Globally 12 million girls under 18 years of age enter formal or informal marriages every year. Child marriage increases girls’ risk of early and dangerous pregnancies, limits their formal and informal educational opportunities and increases their risk of poverty.
Gendered social norms interact both with other norms and with underlying factors such as poverty and limited education and economic opportunities in different contexts to increase the likelihood of child marriage.
ALIGN’s infographic shows the ways that these factors, and child marriage laws are influenced by and influence a variety of beliefs, which in turn influence the norms that underpin child marriage. These norms prescribe ideal roles for women, the contexts in which sexuality can be expressed, and parents’ responsibilities for their daughters’ futures. Together they contribute to both norms that view child marriage as positive, a way of securing girls’ futures, or of gaining social respect as married women, and to a sense that marriage in adolescence is normal and that not marrying risks social stigma. In any given context, different norms and other factors will be of particular significance.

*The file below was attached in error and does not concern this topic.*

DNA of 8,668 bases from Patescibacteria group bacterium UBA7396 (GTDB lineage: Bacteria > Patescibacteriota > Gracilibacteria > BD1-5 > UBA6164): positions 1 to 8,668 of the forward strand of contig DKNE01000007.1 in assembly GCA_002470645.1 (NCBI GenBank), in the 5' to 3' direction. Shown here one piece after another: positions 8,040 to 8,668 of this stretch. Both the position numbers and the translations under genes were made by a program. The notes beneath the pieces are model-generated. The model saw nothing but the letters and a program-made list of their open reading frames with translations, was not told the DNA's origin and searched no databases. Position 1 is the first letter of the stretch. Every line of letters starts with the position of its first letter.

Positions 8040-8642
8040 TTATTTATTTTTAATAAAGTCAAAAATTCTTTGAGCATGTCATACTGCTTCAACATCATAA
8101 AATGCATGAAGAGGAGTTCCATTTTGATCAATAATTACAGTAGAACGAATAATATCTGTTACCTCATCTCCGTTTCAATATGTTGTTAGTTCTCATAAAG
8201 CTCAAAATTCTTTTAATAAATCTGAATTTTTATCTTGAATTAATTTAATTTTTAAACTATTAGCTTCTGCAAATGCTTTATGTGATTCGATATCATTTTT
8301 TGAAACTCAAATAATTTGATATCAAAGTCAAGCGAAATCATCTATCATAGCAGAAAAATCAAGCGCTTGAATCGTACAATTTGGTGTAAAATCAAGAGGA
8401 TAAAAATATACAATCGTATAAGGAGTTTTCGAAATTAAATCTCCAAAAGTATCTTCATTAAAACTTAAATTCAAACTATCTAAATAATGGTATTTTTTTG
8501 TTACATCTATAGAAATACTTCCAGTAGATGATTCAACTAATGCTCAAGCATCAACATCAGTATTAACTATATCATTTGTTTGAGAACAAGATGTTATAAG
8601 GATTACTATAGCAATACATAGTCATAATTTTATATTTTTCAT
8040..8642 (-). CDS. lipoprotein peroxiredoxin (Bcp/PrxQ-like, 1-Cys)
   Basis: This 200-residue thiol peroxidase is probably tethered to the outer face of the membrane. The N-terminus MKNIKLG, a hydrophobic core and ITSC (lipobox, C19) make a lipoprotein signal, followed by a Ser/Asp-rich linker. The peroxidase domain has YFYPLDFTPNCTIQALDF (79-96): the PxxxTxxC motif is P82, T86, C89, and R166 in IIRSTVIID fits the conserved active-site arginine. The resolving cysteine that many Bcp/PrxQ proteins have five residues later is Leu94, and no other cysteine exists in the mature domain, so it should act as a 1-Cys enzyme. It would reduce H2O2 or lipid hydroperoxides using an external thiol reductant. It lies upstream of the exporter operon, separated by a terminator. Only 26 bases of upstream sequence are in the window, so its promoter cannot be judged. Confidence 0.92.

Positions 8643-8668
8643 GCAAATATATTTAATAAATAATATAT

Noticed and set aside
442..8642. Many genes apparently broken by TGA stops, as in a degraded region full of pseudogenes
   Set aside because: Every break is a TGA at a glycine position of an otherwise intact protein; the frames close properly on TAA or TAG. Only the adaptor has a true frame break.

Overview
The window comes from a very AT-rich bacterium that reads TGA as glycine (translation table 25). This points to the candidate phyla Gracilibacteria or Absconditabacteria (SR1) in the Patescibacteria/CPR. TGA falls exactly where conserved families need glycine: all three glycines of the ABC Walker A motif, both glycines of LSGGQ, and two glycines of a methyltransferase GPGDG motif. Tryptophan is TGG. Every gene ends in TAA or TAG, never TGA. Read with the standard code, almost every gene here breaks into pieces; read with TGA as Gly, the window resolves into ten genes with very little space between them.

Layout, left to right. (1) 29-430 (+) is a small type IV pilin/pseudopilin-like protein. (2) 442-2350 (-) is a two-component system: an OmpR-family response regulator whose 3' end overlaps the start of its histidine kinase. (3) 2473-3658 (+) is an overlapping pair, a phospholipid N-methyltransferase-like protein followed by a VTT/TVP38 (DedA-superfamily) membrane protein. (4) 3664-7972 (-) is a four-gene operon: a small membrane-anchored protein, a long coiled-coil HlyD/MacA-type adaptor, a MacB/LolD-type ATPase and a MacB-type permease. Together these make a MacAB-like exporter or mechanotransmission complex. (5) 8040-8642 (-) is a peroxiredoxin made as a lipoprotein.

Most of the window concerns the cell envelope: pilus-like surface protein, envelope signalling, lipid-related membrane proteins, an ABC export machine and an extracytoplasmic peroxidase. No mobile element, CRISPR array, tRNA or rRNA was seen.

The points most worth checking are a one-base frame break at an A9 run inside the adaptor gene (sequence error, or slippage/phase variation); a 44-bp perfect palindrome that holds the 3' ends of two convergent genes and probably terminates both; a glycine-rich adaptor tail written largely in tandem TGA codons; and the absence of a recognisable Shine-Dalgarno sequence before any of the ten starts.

Tools for researching child marriage
Effective action on child marriage relies on understanding the role and nature of the norms that contribute to it. This set of tools, curated by Margaret Greene and Ellen Stiefvater of Greeneworks, and the ALIGN team, outlines some of the resources that are available for researching and monitoring change in norms related to child marriage. Some have been created specifically for understanding child marriage and others can be adapted for this purpose.
Case study: Changing norms to tackle child marriage and promote sexual and reproductive health rights in India
The law as a tool for changing gender norms affecting adolescent girls: The case of child marriage laws
This report explores the role of law reform as a tool for changing gender norms that affect adolescent girls, with a focus on child marriage laws. It finds that law reform is most effective in changing gender norms when it is building on changes in behaviour or attitudes that are already starting to occur.
This report reviews the landscape around social norms theory and investigates two projects that have facilitated change around norms and practices of female genital cutting (FGC) and child marriage. Improving girls’ well-being requires not only working with girls, but also with boys, women, and men, by creating safe spaces where communities can question existing norms.
This three-part ODI podcast series explores how harmful gendered norms effect the lives of girls in developing countries. Through interviews with girls, their families and communities, and gender and development researchers, the episodes discuss topics around gender norms theory and history, the complexities of changing norms, and positive interventions to empower girls' and transform their fut